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Manny Pacquiao dismisses doubters before Brandon Rios fight

The fighter from the Philippines says that he's not too old as he prepares for weekend welterweight bout in Macao.

November 22, 2013|By Lance Pugmire
  • Manny Pacquiao hits the speed bag during a training session General Santos City last month.
Manny Pacquiao hits the speed bag during a training session General Santos… (PAUL BERNALDEZ / AFP/Getty…)

Manny Pacquiao has been the most dynamic boxer of the last decade, but the most recent image many fans have of the star is of his being knocked out and flat on his face in his most recent fight.

Now, less than a month from his 35th birthday, can Pacquiao reverse the story Saturday night when he fights former world lightweight champion Brandon Rios in Macao, China, in an HBO pay-per-view welterweight bout?

"I forgot the last fight already and I've moved on," Pacquiao said in a telephone interview from China.

"That experience," Pacquiao said, of his sixth-round knockout loss in December to rival Juan Manuel Marquez, "is part of boxing."

Yet, Pacquiao (54-5-2, 38 knockouts) has responded with major adjustments in his fight preparations.

First, he took the longest layoff of his career. Then, he expanded his normal two-month training schedule, at Hollywood's chaotic Wild Card Boxing Club, to three months near his home of General Santos City, Philippines.

More than once during his promotional tour for this fight, Pacquiao has been asked about the toll of age and the knockout loss.

"I'm not old," he responds. Pacquiao also dismisses being KO'd, saying, "It's happened before," referring to 1996 and 1999 knockout losses he suffered early in his career.

Pacquiao's trainer Freddie Roach said he's not worried about his fighter being diminished by the Marquez knockout, which left Pacquiao briefly unconscious.

"He looks as great as ever in the ring," Roach said. "If you look at that [Marquez] fight, he was having one of his best fights in a long time … things happen. Whether it's a lucky punch … if he had made it one second more, no one would be talking about a knockout.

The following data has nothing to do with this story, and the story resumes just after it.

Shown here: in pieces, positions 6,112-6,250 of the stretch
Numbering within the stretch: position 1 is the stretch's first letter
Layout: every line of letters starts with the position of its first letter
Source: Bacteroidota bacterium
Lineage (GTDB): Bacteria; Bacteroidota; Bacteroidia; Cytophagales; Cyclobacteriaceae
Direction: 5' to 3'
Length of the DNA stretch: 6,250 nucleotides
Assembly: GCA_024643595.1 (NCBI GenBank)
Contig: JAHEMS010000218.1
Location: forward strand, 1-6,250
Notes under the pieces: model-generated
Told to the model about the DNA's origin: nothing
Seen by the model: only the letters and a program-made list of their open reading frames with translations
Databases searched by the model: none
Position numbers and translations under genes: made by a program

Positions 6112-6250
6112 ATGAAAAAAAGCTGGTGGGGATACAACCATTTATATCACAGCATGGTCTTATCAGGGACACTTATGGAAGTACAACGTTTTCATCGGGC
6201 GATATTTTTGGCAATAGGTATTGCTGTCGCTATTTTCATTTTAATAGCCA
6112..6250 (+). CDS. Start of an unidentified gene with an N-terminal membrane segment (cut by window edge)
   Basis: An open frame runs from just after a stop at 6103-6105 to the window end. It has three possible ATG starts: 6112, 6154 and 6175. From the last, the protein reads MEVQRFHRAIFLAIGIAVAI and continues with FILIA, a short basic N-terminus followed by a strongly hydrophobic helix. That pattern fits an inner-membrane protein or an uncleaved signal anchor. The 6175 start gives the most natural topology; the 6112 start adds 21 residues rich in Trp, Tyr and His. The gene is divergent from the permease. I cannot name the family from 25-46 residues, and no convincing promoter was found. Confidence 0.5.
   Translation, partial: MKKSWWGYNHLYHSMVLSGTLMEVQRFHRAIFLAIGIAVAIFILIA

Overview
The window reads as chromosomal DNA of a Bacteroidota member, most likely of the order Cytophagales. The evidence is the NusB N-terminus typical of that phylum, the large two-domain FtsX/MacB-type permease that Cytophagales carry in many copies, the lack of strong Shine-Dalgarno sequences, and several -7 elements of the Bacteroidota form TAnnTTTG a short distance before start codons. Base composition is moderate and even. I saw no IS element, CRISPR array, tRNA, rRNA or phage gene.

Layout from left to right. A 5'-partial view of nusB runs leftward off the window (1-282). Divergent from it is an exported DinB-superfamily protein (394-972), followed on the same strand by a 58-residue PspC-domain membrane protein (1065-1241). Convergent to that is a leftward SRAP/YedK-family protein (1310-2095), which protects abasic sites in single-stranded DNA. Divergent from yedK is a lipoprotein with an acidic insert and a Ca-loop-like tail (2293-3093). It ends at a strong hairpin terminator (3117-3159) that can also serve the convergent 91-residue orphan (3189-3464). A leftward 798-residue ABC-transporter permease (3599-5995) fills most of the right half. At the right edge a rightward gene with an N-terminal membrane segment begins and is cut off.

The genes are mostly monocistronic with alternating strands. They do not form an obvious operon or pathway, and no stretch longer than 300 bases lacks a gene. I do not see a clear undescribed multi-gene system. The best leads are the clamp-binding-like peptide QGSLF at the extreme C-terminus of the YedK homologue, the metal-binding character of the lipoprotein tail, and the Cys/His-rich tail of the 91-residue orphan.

"He's looked great in training. I know people are skeptical about his knockout, but Manny Pacquiao is a realist. I don't think it will affect him at all."

Pacquiao's star power is driving the betting action, with the Filipino more than a 4-1 favorite at MGM Resorts sports book over the 27-year-old Rios (31-1-1, 23 KOs). Bettors consider Rios a slower, forward-charging opponent, who's also moving up in weight.

"Manny's going to outbox him," Roach said. "You don't trade with this guy, just box, get in and out, and it'll be easy and work out perfectly. Good boxers win fights."

There are some unusual wrinkles to having this fight in China, where the bout will take place about 10 a.m. Sunday local time. Pacquiao will avoid the financial hit of paying U.S. taxes and his promoter Bob Arum will measure how a major boxing match can sell on pay-per-view when it's outside the U.S.

Regardless, the pendulum will swing dramatically for Pacquiao in Macao. A lackluster performance could send him to retirement. If he wins convincingly, it might revive the idea that, with a dedicated training camp, Pacquiao can fight again like the electrifying wizard who blitzed through Oscar De La Hoya, Ricky Hatton, Miguel Cotto, Joshua Clottey and Antonio Margarito in a 36-month span.

"That's what I'm trying to do," Pacquiao said. "I did my best training to put on my best fight. I believe people will be happy with my performance.

"Rios is the kind of fighter that you cannot underestimate, but I'm faster than him and I also have the power advantage, so I think I have enough advantages."

Being Pacquiao means he's never free of distractions. And the boxer was pained by the deadly, devastating typhoon that swept through his country on Nov. 8 and has affected some 11 million people.

"What happened is it's given me more inspiration and motivation to win the fight so I can make them happy and inspire them all over my country," Pacquiao said.

Earlier this week, Roach got into a heated argument with Robert Garcia, Rios' trainer, and Alex Ariza, Rios' conditioning coach. Ariza, who used to work for Pacquiao, kicked Roach in the chest amid an exchange of racial and homophobic slurs and Ariza mocking Roach's Parkinson's symptoms.

The last time Rios and Garcia made fun of Roach, their training buddy Margarito was reduced to lying on a post-fight gurney with eye damage after a battering by Pacquiao in 2011.

"I told Freddie to forgive and they'll forgive you," Pacquiao said. "This is nothing personal, we'll just do our best in the ring. No hard feelings. Forgive. I'm praying for them."

That's what Pacquiao said before the Margarito fight too.

"After this fight, I'm excited to fight again in the U.S.," Pacquiao said. "By God's grace, I would like to continue to fight."

lance.pugmire@latimes.com

Twitter: @latimespugmire

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